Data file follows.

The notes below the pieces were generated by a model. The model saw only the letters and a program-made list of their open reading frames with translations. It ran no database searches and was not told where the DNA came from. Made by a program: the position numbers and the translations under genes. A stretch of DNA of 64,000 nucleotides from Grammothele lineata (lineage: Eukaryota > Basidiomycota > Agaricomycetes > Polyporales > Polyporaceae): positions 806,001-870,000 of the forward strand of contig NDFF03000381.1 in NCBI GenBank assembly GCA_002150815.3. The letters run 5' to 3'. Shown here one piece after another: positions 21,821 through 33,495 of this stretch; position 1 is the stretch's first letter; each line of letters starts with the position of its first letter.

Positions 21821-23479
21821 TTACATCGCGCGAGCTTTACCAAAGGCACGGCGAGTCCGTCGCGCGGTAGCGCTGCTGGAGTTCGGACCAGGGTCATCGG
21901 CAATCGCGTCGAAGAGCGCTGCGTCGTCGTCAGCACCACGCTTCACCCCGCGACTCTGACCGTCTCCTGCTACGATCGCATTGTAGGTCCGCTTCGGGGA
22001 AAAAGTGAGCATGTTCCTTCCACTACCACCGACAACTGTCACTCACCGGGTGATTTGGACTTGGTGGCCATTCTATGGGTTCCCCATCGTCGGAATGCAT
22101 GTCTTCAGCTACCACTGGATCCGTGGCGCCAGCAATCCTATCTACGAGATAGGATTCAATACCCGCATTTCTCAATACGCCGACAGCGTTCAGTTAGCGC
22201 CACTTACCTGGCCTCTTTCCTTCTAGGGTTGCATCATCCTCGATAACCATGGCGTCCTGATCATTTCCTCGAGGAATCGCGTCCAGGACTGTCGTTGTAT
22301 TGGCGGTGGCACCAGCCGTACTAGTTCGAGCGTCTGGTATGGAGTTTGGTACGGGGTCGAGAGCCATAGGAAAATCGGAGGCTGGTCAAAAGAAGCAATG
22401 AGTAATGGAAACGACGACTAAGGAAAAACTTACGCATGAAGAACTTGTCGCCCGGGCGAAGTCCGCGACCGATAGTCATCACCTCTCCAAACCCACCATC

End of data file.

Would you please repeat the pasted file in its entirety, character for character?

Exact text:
The notes below the pieces were generated by a model. The model saw only the letters and a program-made list of their open reading frames with translations. It ran no database searches and was not told where the DNA came from. Made by a program: the position numbers and the translations under genes. A stretch of DNA of 64,000 nucleotides from Grammothele lineata (lineage: Eukaryota > Basidiomycota > Agaricomycetes > Polyporales > Polyporaceae): positions 806,001-870,000 of the forward strand of contig NDFF03000381.1 in NCBI GenBank assembly GCA_002150815.3. The letters run 5' to 3'. Shown here one piece after another: positions 21,821 through 33,495 of this stretch; position 1 is the stretch's first letter; each line of letters starts with the position of its first letter.

Positions 21821-23479
21821 TTACATCGCGCGAGCTTTACCAAAGGCACGGCGAGTCCGTCGCGCGGTAGCGCTGCTGGAGTTCGGACCAGGGTCATCGG
21901 CAATCGCGTCGAAGAGCGCTGCGTCGTCGTCAGCACCACGCTTCACCCCGCGACTCTGACCGTCTCCTGCTACGATCGCATTGTAGGTCCGCTTCGGGGA
22001 AAAAGTGAGCATGTTCCTTCCACTACCACCGACAACTGTCACTCACCGGGTGATTTGGACTTGGTGGCCATTCTATGGGTTCCCCATCGTCGGAATGCAT
22101 GTCTTCAGCTACCACTGGATCCGTGGCGCCAGCAATCCTATCTACGAGATAGGATTCAATACCCGCATTTCTCAATACGCCGACAGCGTTCAGTTAGCGC
22201 CACTTACCTGGCCTCTTTCCTTCTAGGGTTGCATCATCCTCGATAACCATGGCGTCCTGATCATTTCCTCGAGGAATCGCGTCCAGGACTGTCGTTGTAT
22301 TGGCGGTGGCACCAGCCGTACTAGTTCGAGCGTCTGGTATGGAGTTTGGTACGGGGTCGAGAGCCATAGGAAAATCGGAGGCTGGTCAAAAGAAGCAATG
22401 AGTAATGGAAACGACGACTAAGGAAAAACTTACGCATGAAGAACTTGTCGCCCGGGCGAAGTCCGCGACCGATAGTCATCACCTCTCCAAACCCACCATC